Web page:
Article

Poverty, race, and CKD in a racially and socioeconomically diverse urban population.

Department of Medicine, Johns Hopkins University School of Medicine, Baltimore, MD 21224, USA.
American Journal of Kidney Diseases (Impact Factor: 5.76). 03/2010; 55(6):992-1000. DOI: 10.1053/j.ajkd.2009.12.032
Source: PubMed

ABSTRACT Low socioeconomic status (SES) and African American race are both independently associated with end-stage renal disease and progressive chronic kidney disease (CKD). However, despite their frequent co-occurrence, the effect of low SES independent of race has not been well studied in CKD.
Cross-sectional study.
2,375 community-dwelling adults aged 30-64 years residing within 12 neighborhoods selected for both socioeconomic and racial diversity in Baltimore City, MD.
Low SES (self-reported household income <125% of 2004 Department of Health and Human Services guideline), higher SES (> or =125% of guideline); white and African American race.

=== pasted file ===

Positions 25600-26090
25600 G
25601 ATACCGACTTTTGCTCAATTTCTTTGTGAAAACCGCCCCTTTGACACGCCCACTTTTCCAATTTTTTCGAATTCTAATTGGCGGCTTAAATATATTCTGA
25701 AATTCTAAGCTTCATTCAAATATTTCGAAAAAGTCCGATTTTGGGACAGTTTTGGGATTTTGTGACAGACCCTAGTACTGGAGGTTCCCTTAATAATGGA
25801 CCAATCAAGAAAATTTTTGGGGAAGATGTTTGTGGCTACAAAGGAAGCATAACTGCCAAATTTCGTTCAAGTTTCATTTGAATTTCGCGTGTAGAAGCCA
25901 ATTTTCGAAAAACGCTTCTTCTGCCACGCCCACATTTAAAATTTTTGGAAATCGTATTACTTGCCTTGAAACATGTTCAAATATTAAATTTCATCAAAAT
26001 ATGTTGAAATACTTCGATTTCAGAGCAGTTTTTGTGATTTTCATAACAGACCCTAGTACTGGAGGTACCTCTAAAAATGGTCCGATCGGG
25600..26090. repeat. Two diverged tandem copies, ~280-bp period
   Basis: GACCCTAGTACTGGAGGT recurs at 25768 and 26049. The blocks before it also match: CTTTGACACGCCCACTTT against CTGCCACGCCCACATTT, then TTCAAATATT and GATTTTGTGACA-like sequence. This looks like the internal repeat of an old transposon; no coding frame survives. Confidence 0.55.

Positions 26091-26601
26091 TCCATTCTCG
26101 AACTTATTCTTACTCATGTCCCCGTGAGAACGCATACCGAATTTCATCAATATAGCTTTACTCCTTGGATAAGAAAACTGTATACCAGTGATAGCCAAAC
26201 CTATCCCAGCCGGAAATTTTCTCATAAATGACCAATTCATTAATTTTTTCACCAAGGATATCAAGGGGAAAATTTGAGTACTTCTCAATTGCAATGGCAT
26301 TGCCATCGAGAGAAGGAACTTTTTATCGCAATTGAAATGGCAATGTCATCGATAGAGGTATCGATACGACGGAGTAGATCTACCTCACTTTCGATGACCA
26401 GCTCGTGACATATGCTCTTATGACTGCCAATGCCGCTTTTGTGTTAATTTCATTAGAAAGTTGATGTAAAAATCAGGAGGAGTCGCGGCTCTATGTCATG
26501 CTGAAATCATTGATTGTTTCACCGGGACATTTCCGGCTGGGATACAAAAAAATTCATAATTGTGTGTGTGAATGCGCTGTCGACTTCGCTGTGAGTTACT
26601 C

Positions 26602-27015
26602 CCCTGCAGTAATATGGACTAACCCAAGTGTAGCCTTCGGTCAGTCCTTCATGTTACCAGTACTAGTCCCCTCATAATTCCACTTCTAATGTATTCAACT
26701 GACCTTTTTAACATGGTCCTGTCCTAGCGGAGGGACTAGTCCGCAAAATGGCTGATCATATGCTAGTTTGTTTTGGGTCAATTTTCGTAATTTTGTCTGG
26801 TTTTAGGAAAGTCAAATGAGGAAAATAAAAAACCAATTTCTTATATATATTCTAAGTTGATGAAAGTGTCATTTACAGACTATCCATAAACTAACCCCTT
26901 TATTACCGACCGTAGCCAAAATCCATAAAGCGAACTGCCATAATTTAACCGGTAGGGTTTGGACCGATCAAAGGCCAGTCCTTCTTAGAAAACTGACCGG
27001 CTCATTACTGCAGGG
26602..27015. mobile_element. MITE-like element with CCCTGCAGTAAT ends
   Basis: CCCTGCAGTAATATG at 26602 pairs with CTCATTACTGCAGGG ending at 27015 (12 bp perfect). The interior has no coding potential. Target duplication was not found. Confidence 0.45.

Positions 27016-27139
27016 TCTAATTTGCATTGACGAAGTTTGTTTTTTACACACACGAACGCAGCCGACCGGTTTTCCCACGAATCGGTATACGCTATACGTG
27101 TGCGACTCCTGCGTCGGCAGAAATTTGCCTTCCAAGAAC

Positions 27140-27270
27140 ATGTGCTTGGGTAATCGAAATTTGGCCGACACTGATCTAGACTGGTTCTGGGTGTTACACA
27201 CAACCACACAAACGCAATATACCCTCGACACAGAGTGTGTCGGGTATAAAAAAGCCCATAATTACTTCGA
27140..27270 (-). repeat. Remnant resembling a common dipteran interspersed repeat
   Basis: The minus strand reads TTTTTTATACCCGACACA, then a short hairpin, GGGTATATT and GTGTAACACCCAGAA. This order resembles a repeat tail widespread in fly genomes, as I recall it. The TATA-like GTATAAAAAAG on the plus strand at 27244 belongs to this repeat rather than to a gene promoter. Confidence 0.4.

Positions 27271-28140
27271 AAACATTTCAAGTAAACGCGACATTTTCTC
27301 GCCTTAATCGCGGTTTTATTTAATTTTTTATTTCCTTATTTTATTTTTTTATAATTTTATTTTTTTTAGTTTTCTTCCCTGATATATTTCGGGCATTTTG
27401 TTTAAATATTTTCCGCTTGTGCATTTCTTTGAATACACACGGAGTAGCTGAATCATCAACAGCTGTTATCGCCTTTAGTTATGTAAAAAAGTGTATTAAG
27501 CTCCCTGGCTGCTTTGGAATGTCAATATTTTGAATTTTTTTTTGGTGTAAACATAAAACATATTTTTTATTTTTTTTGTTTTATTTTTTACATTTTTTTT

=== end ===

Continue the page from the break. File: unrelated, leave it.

CKD defined as estimated glomerular filtration rate <60 mL/min/1.73 m(2). Logistic regression used to calculate ORs for relationship between poverty and CKD, stratified by race.
Of 2,375 participants, 955 were white (347 low SES and 608 higher SES) and 1,420 were African American (713 low SES and 707 higher SES). 146 (6.2%) participants had CKD. Overall, race was not associated with CKD (OR, 1.05; 95% CI, 0.57-1.96); however, African Americans had a much greater odds of advanced CKD (estimated glomerular filtration rate <30 mL/min/1.73 m(2)). Low SES was independently associated with 59% greater odds of CKD after adjustment for demographics, insurance status, and comorbid disease (OR, 1.59; 95% CI, 1.27-1.99). However, stratified by race, low SES was associated with CKD in African Americans (OR, 1.91; 95% CI, 1.54-2.38), but not whites (OR, 0.95; 95% CI, 0.58-1.55; P for interaction = 0.003).
Cross-sectional design; findings may not be generalizable to non-urban populations.
Low SES has a profound relationship with CKD in African Americans, but not whites, in an urban population of adults, and its role in the racial disparities seen in CKD is worthy of further investigation.

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